But socialism was still a suspect ideology in America. Francis Bellamy eventually antagonized his congregation so much with socialist sermons that he was forced out of the ministry. He went to work for The Youth’s Companion, a popular magazine whose editor admired him, and he became active in the National Education Association as chairman of the State Superintendents Committee. It was in this role that he came to write the Pledge of Allegiance, originally intended for schools to use as part of the Columbus Day celebrations in 1892. The original version as published in The Youth’s Companion read “I pledge allegiance to my flag and to the republic for which it stands” with no specific reference to the United States of America. Bellamy later wrote about the thinking that led to his choice of words. “One nation indivisible” was a reference to the blood shed for the Union in the Civil War, that it not be in vain and the nation not be divided again. He wanted to include “equality” along with “liberty and justice” but the State Superintendents were opposed to equality for women and African-Americans and vetoed it.
From its beginnings the Pledge was a compromise statement reflecting the consensus of American opinion, and as such it was subject to changing times and values. It was anxiety about the large number of immigrants with possibly divided loyalties that prompted the first change. Just in case those foreigners were thinking of another flag when they recited “my flag,” the American Legion and the Daughters of the American Revolution lobbied to insert “the flag of the United States” in 1923, and to make absolutely sure they added “of America” in 1924. Pressure from conservative Christians prompted President Eisenhower to sign a bill adding “under God” in 1954, despite the objections of Francis Bellamy’s granddaughter. By the last decade of his life the former minister no longer attended church because he was so disillusioned by the racism and lack of social conscience he found there. The words “under God” in the Pledge are still contentious and the subject of numerous lawsuits over the issue of separation of Church and State.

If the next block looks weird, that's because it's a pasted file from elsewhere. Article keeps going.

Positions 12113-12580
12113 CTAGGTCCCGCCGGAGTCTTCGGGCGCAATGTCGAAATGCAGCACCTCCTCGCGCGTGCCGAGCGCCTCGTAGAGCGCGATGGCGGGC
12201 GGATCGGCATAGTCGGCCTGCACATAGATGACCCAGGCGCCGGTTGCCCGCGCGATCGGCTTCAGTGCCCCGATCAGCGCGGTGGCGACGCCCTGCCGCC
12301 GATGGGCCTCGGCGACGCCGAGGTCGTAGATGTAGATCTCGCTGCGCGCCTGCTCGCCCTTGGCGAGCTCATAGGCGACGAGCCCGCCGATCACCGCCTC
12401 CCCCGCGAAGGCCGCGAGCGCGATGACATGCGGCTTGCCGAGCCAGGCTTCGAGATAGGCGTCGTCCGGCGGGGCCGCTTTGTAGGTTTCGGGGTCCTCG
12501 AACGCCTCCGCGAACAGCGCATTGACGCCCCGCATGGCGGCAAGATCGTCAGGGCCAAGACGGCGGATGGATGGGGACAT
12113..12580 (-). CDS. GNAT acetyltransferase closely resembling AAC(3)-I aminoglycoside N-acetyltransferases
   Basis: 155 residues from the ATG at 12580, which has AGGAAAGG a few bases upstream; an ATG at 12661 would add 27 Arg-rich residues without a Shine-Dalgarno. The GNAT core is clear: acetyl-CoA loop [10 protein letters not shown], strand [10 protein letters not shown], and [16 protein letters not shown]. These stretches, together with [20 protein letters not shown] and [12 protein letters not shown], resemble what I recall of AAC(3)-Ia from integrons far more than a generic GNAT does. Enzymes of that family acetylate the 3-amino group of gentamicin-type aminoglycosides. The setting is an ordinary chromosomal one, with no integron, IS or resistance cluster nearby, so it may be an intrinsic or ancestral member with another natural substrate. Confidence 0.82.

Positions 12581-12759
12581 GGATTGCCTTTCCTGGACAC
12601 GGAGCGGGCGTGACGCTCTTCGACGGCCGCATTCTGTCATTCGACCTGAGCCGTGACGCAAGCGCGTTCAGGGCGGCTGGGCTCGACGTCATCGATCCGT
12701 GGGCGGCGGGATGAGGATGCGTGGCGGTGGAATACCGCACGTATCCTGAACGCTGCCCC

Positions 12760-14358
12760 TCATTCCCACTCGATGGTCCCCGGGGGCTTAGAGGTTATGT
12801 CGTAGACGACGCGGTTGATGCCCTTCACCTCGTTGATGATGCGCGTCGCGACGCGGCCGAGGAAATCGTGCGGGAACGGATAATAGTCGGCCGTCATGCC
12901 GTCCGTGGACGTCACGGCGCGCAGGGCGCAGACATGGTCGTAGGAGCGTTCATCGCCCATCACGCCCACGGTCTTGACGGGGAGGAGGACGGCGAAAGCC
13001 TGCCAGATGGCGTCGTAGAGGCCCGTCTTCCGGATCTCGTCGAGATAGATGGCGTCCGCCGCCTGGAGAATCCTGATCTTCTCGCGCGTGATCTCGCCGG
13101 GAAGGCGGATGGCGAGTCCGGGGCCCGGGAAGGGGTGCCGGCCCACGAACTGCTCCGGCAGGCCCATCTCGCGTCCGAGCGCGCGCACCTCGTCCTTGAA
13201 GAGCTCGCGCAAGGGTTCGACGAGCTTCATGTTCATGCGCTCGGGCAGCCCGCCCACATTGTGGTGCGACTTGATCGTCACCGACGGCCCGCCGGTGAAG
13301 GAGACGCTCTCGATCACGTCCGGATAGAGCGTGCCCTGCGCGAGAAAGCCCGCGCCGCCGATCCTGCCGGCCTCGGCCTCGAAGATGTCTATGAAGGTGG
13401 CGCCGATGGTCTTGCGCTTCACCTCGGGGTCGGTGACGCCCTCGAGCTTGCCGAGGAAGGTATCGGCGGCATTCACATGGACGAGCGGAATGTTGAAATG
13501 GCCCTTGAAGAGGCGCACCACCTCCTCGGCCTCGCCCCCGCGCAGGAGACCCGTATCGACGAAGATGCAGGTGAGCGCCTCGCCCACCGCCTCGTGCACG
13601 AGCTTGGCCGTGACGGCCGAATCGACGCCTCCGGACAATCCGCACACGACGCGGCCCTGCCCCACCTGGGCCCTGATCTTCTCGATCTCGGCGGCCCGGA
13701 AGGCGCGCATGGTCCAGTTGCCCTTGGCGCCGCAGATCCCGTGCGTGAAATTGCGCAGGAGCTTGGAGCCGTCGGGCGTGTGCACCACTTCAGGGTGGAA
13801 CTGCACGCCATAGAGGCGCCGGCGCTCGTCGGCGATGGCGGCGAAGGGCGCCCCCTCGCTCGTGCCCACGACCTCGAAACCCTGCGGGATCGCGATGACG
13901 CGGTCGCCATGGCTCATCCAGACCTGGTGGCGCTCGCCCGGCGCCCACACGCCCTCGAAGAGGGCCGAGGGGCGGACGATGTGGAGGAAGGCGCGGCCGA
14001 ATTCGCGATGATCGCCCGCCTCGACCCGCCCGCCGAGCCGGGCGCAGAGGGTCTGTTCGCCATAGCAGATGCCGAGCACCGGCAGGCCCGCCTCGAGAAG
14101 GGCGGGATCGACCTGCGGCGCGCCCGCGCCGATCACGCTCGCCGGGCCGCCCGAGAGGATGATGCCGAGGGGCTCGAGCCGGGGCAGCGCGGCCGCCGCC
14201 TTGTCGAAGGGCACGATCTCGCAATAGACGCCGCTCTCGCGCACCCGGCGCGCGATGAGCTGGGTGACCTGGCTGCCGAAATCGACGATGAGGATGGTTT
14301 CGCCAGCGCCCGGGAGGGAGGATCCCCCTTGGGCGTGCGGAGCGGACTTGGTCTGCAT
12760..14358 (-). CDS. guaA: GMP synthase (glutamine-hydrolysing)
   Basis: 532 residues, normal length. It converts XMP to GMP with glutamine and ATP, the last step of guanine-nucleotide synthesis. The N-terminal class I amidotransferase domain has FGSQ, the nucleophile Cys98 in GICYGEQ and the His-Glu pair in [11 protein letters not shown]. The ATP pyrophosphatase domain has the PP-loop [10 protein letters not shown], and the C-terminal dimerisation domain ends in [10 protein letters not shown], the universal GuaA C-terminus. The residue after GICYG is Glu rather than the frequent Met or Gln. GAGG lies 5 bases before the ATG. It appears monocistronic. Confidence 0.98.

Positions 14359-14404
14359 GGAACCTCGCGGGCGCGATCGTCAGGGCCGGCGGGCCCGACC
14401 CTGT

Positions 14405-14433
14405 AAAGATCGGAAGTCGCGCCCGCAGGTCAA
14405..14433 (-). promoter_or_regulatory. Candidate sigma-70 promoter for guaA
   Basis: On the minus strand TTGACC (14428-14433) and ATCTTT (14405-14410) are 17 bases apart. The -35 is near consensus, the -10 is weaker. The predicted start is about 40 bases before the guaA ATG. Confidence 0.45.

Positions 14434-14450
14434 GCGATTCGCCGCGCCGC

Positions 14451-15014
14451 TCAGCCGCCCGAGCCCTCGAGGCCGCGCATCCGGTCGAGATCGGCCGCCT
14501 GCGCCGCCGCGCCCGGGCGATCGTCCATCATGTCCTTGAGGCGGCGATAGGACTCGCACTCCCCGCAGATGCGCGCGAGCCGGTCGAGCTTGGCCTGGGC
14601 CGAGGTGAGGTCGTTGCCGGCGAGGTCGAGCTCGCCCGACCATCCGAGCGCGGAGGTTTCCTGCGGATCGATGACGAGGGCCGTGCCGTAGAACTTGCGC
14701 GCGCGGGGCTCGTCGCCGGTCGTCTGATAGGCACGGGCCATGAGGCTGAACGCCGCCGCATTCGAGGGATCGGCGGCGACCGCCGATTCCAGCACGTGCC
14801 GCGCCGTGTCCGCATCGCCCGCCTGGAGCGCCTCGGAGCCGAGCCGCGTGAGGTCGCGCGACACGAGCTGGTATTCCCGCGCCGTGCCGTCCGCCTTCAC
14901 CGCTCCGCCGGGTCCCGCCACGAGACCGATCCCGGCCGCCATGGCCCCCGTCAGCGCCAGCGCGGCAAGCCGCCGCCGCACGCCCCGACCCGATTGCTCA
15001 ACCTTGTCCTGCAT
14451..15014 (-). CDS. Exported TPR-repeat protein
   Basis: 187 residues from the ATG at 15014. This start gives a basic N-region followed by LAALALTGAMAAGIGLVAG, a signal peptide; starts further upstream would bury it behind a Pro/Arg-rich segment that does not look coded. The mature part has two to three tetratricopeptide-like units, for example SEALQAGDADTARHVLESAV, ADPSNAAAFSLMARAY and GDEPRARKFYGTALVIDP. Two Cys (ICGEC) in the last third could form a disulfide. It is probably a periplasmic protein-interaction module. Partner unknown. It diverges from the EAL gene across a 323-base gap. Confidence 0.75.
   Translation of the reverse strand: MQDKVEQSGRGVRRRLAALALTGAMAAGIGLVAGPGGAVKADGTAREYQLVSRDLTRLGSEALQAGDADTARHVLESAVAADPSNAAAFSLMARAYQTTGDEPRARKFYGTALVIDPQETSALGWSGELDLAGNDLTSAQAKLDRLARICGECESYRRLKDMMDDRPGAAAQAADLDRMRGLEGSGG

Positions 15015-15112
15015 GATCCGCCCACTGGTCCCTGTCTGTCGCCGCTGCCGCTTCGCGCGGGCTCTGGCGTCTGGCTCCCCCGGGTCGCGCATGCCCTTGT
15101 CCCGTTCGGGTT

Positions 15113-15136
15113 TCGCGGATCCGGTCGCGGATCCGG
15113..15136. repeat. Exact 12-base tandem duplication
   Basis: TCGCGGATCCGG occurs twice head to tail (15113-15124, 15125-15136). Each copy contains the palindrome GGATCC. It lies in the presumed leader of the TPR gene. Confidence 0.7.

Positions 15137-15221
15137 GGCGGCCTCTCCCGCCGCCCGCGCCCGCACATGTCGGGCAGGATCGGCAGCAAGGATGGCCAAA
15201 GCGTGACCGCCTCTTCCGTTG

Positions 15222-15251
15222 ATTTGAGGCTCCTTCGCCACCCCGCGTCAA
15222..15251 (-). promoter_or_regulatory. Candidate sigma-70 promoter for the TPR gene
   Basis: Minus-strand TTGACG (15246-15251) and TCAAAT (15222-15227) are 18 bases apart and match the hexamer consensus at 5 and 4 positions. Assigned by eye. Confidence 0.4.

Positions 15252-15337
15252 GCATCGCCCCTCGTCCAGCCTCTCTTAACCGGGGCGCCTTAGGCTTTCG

Francis Bellamy not only wrote the words but also devised the flag ceremony that went along with the Pledge. He prescribed a salute, hand outstretched toward the flag with palm down, which was used in classrooms across the nation for decades [see picture above]. Unfortunately, this was exactly the same as the salute adopted by the Nazis. So in 1942 Congress hastily passed a bill to replace the salute with the now traditional hand over heart gesture.
The idea that the Pledge was written by a socialist would probably come as a shock to most Americans. The word is most often heard these days as a slur, an inaccurate one, hurled at President Obama. But I felt an affinity with Francis Bellamy as I read about him. My own father, a devout Catholic, often declared “Jesus Christ was the first socialist,” sparking many a dinner table debate. My grandson’s recitation sparked some family debate too as my daughter tried to explain some of the words in terms a five-year-old would understand. She explained “liberty” and “justice” and finished up by telling him that the most important words are the very last ones: “for all.” My father would have been proud.
Rita Byrne Tull is an ex-pat librarian who lives in Maryland.